A little over 17 years ago, in my junior year of college, I went on my first diet to try to lose a little bit of weight that I’d gained during a study-abroad program. What happened next is a story that’s probably all too familiar to anyone reading this: the diet quickly spiraled into a vortex of disordered behaviors, including restricting more and more types of food, as well as the overall quantity of food I’d allow myself to eat; bingeing in response to the intense physical and mental deprivation I was experiencing; and overexercising and occasionally using other behaviors to try to compensate for the binges (which I now know just made the bingeing worse).
Soon I developed a whole host of new health problems: irritable bowel syndrome, fatigue, “brain fog,” acne, a missing period, and other hormonal abnormalities. I went from doctor to doctor, trying to figure out the cause of all my seemingly disconnected symptoms—not recognizing that the disordered eating was behind it all. I truly thought my restrictive diet, compulsive exercise, and fixation on weight loss were “healthy,” because that’s what I’d always been taught in the diet culture we live in—and so I was genuinely confused by my rapidly declining health.
My doctors were similarly stumped. They said I was in the “normal” BMI range, so I couldn’t possibly have an eating disorder. They never even asked basic questions about my eating and exercise habits, let alone got me to open up about them.
Today, as a recovered dietitian who specializes in disordered eating, I understand the diagnostic criteria for eating disorders and know that back then my behaviors would have been diagnosed as “Eating Disorder Not Otherwise Specified.” But I never actually got the diagnosis—and that was all because of weight stigma. My providers’ unwillingness even to screen me for an eating disorder (or refer me to someone who could) was the direct result of their weight-biased attitudes about eating disorders. In their eyes, if a person wasn’t “underweight” then they couldn’t possibly have a problem.
So instead of getting help when I desperately needed it, I had to take a winding, decade-long path to recovery that kept me fixated on food and struggling with disordered behaviors for far longer than I would’ve been if it weren’t for weight stigma.
I’ve always lived in a smaller body, so it might seem surprising that I experienced any level of weight stigma in healthcare. And I do indeed have a lot of privilege, in the sense that I’ve never had to endure the pervasive weight-shaming at the doctor’s office—and in virtually every other aspect of society—that people in larger bodies go through every day. Still, although weight-based discrimination disproportionately harms people in larger bodies, anti-fat bias affects all of us, no matter where we fall on the weight spectrum. For people of all sizes, weight stigma is often a barrier to eating-disorder diagnosis and treatment, as it was for me. And those of us who face this barrier lose precious years of our lives—our time, our mental energy, our well-being, and our capacity for joy—when we’re stuck in the vortex of disordered eating. Even people who are at low weights when they receive an eating-disorder diagnosis have often previously struggled unnoticed for months or years because of weight stigma.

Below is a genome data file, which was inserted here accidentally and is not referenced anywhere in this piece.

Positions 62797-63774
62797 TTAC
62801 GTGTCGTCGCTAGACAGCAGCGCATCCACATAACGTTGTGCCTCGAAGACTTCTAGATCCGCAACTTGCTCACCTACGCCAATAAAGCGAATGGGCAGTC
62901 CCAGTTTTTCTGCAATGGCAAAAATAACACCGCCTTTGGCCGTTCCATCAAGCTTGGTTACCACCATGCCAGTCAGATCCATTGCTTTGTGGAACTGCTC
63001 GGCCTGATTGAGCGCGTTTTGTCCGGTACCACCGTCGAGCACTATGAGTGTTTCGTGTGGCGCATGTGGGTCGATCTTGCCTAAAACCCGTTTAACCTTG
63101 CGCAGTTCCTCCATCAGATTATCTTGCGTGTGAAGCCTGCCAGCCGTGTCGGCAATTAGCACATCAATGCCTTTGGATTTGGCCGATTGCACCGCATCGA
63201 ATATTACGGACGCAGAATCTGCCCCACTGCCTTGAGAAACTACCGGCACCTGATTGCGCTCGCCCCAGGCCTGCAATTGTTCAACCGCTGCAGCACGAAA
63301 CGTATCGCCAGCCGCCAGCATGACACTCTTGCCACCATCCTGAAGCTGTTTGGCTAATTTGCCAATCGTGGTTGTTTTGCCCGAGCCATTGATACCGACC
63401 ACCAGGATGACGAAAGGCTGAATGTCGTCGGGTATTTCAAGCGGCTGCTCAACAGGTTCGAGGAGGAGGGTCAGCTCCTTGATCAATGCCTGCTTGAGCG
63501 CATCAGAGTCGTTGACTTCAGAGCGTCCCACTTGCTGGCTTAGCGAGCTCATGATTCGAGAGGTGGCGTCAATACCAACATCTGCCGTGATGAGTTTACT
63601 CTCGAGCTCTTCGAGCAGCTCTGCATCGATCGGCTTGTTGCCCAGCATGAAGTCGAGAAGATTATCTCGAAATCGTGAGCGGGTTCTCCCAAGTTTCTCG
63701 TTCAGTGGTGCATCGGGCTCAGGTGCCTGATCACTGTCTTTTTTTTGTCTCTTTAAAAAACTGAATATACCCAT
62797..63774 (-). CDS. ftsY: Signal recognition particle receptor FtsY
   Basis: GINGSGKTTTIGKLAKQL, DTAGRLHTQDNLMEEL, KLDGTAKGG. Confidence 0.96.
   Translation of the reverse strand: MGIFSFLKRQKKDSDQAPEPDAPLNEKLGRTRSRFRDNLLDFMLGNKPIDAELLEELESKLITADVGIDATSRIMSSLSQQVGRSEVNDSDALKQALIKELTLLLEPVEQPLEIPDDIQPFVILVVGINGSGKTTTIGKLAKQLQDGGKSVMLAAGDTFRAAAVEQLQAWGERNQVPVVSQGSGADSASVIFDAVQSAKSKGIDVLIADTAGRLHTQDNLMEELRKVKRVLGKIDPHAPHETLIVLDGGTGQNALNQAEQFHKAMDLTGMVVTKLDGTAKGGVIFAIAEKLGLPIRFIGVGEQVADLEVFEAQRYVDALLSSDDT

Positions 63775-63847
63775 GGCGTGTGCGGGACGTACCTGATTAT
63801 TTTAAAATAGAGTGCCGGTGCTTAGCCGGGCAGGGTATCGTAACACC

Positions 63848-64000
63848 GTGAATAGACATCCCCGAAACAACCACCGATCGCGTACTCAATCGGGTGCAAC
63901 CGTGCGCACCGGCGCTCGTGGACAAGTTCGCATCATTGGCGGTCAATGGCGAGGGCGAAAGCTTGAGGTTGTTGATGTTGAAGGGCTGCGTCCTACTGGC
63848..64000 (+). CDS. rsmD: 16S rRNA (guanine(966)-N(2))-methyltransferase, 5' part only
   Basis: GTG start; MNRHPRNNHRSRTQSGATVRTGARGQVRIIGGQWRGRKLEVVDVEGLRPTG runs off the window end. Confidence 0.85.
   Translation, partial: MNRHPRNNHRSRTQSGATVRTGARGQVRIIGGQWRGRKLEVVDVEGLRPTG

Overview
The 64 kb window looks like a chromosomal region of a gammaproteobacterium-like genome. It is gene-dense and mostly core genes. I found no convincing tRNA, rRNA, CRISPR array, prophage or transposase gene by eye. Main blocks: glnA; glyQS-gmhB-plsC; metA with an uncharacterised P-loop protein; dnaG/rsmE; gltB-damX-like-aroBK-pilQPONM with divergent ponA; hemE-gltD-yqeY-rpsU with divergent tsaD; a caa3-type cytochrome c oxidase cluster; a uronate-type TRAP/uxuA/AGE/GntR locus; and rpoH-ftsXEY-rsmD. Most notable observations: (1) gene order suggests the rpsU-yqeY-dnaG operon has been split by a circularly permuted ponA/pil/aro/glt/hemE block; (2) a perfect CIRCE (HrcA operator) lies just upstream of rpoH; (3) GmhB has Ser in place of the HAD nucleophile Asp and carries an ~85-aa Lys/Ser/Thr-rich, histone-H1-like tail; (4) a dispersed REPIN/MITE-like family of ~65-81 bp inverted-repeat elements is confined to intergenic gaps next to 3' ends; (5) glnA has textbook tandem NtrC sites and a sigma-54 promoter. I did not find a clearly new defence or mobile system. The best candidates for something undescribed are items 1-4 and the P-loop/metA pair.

We need to end this suffering, and make eating-disorder diagnosis and treatment accessible to people of all sizes (not to mention income levels, ages, ethnicities, and genders). We need to eradicate weight stigma from our eating-disorder-recovery communities, so that people across the body-size spectrum can feel safe and supported as they pursue recovery. And we need to end weight stigma at the societal level, to help prevent disordered eating in the first place.
It all starts with recognition of this issue, which is why it’s so awesome that NEDA is hosting Weight Stigma Awareness Week.
But it can’t end here. In the weeks and months to come, I hope you’ll continue to explore resources devoted to dismantling weight stigma and diet culture (such as NEDA’s ongoing coverage, as well as my podcast and forthcoming book). And as you educate yourself, I hope you’ll feel empowered to start speaking out against weight stigma in your everyday life. Because this is a problem that affects all of us—and it’s going to take all of us working together to solve it.
Christy Harrison, MPH, RD, CDN is an anti-diet registered dietitian nutritionist and certified intuitive eating counselor based in New York City. She offers online courses and private intuitive eating coaching to help people all over the world make peace with food and their bodies. Since 2013 Christy has hosted Food Psych, a weekly podcast exploring people’s relationships with food and paths to eating-disorder recovery and body liberation. It is now one of iTunes’ top 100 health podcasts, reaching tens of thousands of listeners worldwide each week.
Christy began her career in 2003 as a journalist covering food, nutrition, and health, and she’s written for major publications including The New York Times, SELF, BuzzFeed, Refinery29, Gourmet, Slate, The Food Network, and many more. Her forthcoming book, Anti-Diet: Reclaim Your Time, Money, Well-Being, and Happiness Through Intuitive Eating, will be published by Little, Brown Spark in December of 2019 and is available for pre-order now. Learn more about Christy and her work at christyharrison.com.